RESTORATION EVIDENCE

Individual study: Shrub removal facilitates recovery of wetland species in a rewetted fen

Published source details

Kotowski W., Dzierża P., Czerwiński M., Kozub Ł. & Śnieg S. (2013) Shrub removal facilitates recovery of wetland species in a rewetted fen. Journal for Nature Conservation, 21, 294-308


This study is summarised as evidence for the intervention(s) shown on the right. The icon shows which synopsis it is relevant to.

Cut large trees/shrubs to maintain or restore disturbance Peatland Conservation

A before-and-after, site comparison study in 2004–2009 in a degraded fen in Poland (Kotowski et al. 2013) found that in an area cleared of shrubs (then rewetted and mown), the plant community composition changed in favour of fen meadow and wet meadow species. Over five years, the overall plant community composition in the managed area became more similar to a target fen meadow vegetation (data reported as a graphical analysis; change not tested for statistical significance). The abundance of fen meadow and wet meadow species, including sedges Carex spp., increased in the managed area but did not change in the target area (data reported as an abundance index). In 2004, willow Salix cinerea shrubs were cleared from 0.7 ha of drained, overgrown fen. The area was then mown annually and rewetted. The study does not distinguish between the effects of these interventions. The managed area was compared to 0.9 ha of target, shrub-free, fen meadow vegetation (retained in depressions during the drained period, but also affected by the rewetting and mown every other year). Annually between 2004 (before shrub clearance) and 2009, cover of every plant species was estimated in 18–22 plots/area. Plots were 20 x 20 m.

(Summarised by Nigel Taylor)

Cut/mow herbaceous plants to maintain or restore disturbance Peatland Conservation

A before-and-after, site comparison study in 2004–2009 in a degraded fen in Poland (Kotowski et al. 2013) found that in an area where mowing was resumed (also cleared of shrubs and rewetted), the plant community composition changed in favour of fen meadow and wet meadow species. Over five years, the overall community composition became more similar to target fen meadow vegetation (data reported as a graphical analysis; change not tested for statistical significance). The abundance of fen meadow and wet meadow plant species, including sedges Carex spp., significantly increased in the managed area but did not change in the target area (data reported abundance indices). In 2004, annual late summer mowing was resumed in 0.7 ha of drained, overgrown fen. The area had been prepared by removing willow Salix cinerea shrubs, and was later rewetted. The study does not distinguish between the effects of these interventions. The managed area was compared to 0.9 ha of target, shrub-free, fen meadow vegetation (retained in depressions during the drained period, but also affected by the rewetting and mown every other year). Annually between 2004 (before intervention) and 2009, vegetation cover was estimated in 18–22 plots/area. Plots were 20 x 20 m.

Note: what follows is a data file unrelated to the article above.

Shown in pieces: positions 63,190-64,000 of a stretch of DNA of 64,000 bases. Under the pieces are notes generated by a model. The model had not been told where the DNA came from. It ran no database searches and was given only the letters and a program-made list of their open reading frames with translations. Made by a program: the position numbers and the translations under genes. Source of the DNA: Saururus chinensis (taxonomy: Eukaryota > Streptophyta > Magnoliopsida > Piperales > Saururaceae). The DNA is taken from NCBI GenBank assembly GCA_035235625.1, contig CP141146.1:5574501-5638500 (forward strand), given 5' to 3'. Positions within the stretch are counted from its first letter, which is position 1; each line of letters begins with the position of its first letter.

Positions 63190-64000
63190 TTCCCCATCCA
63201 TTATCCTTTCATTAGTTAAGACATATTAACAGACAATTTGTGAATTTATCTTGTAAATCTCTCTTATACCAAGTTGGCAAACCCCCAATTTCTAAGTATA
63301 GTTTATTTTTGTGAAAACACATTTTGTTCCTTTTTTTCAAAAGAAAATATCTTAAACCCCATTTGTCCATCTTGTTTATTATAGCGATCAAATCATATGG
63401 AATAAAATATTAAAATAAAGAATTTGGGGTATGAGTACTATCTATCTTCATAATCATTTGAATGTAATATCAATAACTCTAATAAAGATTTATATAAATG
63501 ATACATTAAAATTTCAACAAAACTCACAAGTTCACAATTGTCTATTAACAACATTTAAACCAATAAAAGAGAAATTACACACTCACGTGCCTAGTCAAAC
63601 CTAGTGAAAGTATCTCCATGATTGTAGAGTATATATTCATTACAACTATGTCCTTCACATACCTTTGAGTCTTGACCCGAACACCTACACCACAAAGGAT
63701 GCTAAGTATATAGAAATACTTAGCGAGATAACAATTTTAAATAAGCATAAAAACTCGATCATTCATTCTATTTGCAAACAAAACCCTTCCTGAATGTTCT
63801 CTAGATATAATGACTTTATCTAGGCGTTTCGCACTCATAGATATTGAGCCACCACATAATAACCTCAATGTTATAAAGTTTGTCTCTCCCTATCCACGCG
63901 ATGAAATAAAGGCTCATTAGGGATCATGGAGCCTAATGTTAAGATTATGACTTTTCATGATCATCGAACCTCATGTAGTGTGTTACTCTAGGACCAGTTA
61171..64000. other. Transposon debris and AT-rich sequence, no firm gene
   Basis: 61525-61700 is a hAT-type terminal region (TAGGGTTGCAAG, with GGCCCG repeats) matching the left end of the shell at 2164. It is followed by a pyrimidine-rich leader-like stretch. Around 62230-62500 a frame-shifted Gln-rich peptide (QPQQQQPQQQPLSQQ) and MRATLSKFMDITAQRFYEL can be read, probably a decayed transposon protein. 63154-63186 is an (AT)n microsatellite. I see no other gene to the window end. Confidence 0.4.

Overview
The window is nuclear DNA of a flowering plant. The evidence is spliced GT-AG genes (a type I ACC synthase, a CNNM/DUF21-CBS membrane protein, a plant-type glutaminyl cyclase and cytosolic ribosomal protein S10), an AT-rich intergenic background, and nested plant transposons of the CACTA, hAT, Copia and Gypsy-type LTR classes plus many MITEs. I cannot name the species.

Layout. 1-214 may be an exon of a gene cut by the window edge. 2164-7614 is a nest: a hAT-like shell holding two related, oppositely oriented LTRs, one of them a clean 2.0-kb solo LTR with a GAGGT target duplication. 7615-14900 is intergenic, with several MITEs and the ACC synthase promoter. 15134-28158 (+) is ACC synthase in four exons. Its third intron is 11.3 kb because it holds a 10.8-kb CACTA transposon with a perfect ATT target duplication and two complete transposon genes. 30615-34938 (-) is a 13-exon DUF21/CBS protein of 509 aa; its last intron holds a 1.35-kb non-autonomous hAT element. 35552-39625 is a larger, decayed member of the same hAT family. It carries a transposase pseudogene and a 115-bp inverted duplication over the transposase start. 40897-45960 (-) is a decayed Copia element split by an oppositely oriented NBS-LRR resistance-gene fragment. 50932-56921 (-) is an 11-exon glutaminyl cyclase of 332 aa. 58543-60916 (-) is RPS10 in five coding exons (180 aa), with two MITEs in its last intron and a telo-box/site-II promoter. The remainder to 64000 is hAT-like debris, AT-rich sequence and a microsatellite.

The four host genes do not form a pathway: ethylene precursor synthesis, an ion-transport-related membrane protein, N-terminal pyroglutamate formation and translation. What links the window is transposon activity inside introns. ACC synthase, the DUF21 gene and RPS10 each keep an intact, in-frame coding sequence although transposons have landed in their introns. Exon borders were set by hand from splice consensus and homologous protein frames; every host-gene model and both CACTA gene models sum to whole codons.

(Summarised by Nigel Taylor)

Rewet peatland (raise water table) Peatland Conservation

A before-and-after, site comparison study in 2004–2009 in a degraded fen in Poland (Kotowski et al. 2013) found that in a rewetted area (also cleared of shrubs and mown), the plant community composition changed in favour of fen and wet meadow species. Over five years, the overall plant community composition in a managed area became more like target fen meadow vegetation (data reported as a graphical analysis; change not tested for statistical significance). The abundance of fen and wet meadow plant species, including sedges Carex spp., increased in the managed area but did not change in the target area (data reported as abundance indices). In 2004, 0.7 ha of drained, overgrown fen was rewetted by blocking its connection to a drainage ditch. After rewetting, the water table was 0–16 cm below the peat surface (during summer). The fen was also cleared of willow Salix cinerea shrubs, then mown annually. The study does not distinguish between the effects of these interventions. The managed area was compared to 0.9 ha of target, shrub-free, fen meadow vegetation (retained in depressions during the drained period, but also affected by the rewetting and mown every other year). Each year between 2004 (before intervention) and 2009, vegetation cover was estimated in 18–22 plots/area. Plots were 20 x 20 m.

(Summarised by Nigel Taylor)